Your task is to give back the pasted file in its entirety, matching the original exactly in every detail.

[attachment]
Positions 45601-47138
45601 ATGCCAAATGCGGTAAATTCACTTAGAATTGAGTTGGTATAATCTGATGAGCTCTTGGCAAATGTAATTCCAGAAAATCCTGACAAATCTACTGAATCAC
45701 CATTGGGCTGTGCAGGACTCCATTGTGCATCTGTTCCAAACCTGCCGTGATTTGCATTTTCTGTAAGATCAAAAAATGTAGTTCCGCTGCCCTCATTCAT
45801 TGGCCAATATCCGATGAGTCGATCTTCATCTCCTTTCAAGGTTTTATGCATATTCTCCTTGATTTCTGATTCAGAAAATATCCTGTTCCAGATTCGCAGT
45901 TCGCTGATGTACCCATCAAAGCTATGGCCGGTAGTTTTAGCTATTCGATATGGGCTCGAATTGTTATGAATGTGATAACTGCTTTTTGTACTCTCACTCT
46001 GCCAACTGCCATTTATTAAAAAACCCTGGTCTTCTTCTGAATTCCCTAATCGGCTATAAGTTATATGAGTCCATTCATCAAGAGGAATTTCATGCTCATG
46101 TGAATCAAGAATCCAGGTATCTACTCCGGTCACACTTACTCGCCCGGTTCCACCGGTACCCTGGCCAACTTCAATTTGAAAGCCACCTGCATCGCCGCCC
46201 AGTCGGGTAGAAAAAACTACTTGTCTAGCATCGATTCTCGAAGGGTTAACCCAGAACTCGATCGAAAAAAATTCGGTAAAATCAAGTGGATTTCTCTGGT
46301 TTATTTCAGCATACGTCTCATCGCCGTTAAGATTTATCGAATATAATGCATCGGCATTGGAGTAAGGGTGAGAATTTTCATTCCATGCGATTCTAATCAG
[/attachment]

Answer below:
Positions 45601-47138
45601 ATGCCAAATGCGGTAAATTCACTTAGAATTGAGTTGGTATAATCTGATGAGCTCTTGGCAAATGTAATTCCAGAAAATCCTGACAAATCTACTGAATCAC
45701 CATTGGGCTGTGCAGGACTCCATTGTGCATCTGTTCCAAACCTGCCGTGATTTGCATTTTCTGTAAGATCAAAAAATGTAGTTCCGCTGCCCTCATTCAT
45801 TGGCCAATATCCGATGAGTCGATCTTCATCTCCTTTCAAGGTTTTATGCATATTCTCCTTGATTTCTGATTCAGAAAATATCCTGTTCCAGATTCGCAGT
45901 TCGCTGATGTACCCATCAAAGCTATGGCCGGTAGTTTTAGCTATTCGATATGGGCTCGAATTGTTATGAATGTGATAACTGCTTTTTGTACTCTCACTCT
46001 GCCAACTGCCATTTATTAAAAAACCCTGGTCTTCTTCTGAATTCCCTAATCGGCTATAAGTTATATGAGTCCATTCATCAAGAGGAATTTCATGCTCATG
46101 TGAATCAAGAATCCAGGTATCTACTCCGGTCACACTTACTCGCCCGGTTCCACCGGTACCCTGGCCAACTTCAATTTGAAAGCCACCTGCATCGCCGCCC
46201 AGTCGGGTAGAAAAAACTACTTGTCTAGCATCGATTCTCGAAGGGTTAACCCAGAACTCGATCGAAAAAAATTCGGTAAAATCAAGTGGATTTCTCTGGT
46301 TTATTTCAGCATACGTCTCATCGCCGTTAAGATTTATCGAATATAATGCATCGGCATTGGAGTAAGGGTGAGAATTTTCATTCCATGCGATTCTAATCAG